Yorkshire County Cricket Club has announced its financial results for the year ended December 31 2013.
The Club is reporting total income of £6.8m (2012 - £7.8m) for 2013 and a deficit after taxation of £0.6m (2012 - £0.1m).
International match revenue in 2013 was £2.2m, 33% of total income, which was £900k down on 2012 (2012 -£3.1m). The fall can be attributed to the fact that Headingley was allocated a May Test Match against New Zealand in an Ashes year, with Test Matches between England and Australia taking place at grounds in very close proximity to the County.
The inclement weather also played its part, which attributed to poor advance ticket sales, despite the Club offering various incentives for early purchase. Unfortunately, day one of the Test was completely washed out and therefore generated no walk-up income.
The One-Day International in September was also washed out without a ball being bowled. All tickets were sold well in advance of the match as the opposition and timing were highly attractive. Despite no play, the Club retained all ticket revenue and the ECB’s insurance refunded ticket holders.
Commercial income was down by £150k on 2012. Income generated was £1.6m (2012 - £1.7m). The Club hopes, by securing a naming rights partner for the stadium in 2014, that an increase in income be generated going forward.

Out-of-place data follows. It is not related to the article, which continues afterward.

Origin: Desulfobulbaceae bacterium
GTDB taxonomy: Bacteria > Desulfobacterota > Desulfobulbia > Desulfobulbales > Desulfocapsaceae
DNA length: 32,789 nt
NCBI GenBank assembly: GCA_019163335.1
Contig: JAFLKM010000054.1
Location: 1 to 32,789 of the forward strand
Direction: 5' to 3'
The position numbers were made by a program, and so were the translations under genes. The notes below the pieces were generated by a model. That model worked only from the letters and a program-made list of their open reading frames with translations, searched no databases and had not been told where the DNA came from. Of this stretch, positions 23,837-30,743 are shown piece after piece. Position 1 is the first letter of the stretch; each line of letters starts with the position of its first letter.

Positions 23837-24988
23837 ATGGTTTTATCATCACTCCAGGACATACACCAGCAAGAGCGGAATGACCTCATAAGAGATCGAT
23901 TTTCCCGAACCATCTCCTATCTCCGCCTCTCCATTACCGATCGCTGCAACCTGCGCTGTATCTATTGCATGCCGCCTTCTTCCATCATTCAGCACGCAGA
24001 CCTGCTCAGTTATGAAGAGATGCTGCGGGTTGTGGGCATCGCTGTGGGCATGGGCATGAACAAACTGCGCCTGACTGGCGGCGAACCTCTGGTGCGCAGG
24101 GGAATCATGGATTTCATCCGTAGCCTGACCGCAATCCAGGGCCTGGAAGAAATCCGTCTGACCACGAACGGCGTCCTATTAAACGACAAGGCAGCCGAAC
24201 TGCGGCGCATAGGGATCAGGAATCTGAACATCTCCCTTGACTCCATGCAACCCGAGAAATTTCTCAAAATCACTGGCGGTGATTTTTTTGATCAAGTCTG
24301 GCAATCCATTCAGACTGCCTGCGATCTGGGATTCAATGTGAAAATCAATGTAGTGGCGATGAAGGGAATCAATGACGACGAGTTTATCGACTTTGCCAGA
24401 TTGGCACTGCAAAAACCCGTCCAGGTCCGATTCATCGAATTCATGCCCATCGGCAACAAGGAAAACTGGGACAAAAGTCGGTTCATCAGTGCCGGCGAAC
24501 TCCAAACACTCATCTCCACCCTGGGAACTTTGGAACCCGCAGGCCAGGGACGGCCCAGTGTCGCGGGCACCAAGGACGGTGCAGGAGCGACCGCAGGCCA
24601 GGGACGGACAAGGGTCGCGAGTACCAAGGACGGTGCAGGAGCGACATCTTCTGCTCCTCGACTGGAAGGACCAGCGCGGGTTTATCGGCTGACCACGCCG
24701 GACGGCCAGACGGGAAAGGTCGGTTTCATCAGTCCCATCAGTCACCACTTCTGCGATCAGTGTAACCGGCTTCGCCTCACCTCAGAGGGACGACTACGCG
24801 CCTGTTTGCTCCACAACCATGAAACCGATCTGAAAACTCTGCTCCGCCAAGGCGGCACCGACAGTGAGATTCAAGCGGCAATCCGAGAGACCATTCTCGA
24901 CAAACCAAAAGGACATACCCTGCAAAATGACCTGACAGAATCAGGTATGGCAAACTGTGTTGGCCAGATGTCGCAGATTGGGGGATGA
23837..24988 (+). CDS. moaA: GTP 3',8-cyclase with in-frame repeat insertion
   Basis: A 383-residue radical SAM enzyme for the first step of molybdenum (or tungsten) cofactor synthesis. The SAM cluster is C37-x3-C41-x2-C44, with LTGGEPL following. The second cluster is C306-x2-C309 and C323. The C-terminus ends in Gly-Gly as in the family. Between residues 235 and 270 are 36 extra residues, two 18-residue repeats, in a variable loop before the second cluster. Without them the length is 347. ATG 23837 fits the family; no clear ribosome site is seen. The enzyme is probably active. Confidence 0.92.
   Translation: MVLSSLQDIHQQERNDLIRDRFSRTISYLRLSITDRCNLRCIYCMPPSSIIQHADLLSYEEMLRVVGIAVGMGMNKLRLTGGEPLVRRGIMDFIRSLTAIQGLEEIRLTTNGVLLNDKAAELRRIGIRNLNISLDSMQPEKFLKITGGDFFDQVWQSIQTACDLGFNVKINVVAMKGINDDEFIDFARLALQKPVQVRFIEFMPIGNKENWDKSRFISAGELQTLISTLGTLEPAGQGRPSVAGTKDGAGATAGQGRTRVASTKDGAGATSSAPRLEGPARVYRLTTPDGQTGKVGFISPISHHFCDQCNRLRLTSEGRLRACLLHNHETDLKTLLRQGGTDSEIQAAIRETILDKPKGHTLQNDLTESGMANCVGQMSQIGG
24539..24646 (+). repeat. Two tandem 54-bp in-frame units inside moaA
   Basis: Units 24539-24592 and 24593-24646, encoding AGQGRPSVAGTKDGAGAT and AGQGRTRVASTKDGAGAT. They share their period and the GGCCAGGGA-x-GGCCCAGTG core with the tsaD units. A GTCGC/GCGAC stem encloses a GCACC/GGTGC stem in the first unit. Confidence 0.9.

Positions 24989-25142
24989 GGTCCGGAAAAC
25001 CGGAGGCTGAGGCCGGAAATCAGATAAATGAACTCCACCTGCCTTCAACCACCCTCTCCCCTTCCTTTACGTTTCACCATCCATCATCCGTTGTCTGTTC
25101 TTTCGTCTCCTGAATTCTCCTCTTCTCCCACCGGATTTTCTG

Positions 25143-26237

During the past 12 months, the Club took on a further £3m of interest bearing loans, but also repaid £1m of loans and reduced the overdraft by a further £1m.
The year ahead will hope to see an improvement in revenue. With the 2014 Test Match taking place a month later in June against competitive opposition, it is likely that there will be an increase in attendance and revenues on the previous 12 months. This is supported by the fact that the revamped NatWest T20 Blast season will expand from five to seven home matches. Five of the seven fixtures will be staged on Friday nights over a longer period in the season, which is expected to be beneficial from a spectator and financial perspective.
Yorkshire’s Director of Finance Charles Hartwell said: “The financial figures are not what we’d hoped for and obviously it’s disappointing to make a loss.
“The Test Match was the thing that hit us the hardest.
“Day one was completely washed out, so we got no walk-up on the day, while the fact that the match spilled over into a fifth day, when only about 500 turned up after England controversially failed to enforce the follow-on, cost us around £50,000 in terms of stewarding, police, cleaning and catering.
“Attendances weren’t what we’d expected on days three and four either, but if you’ve got a Test Match against New Zealand in May, it’s not an easy sell, particularly when it’s an Ashes summer.”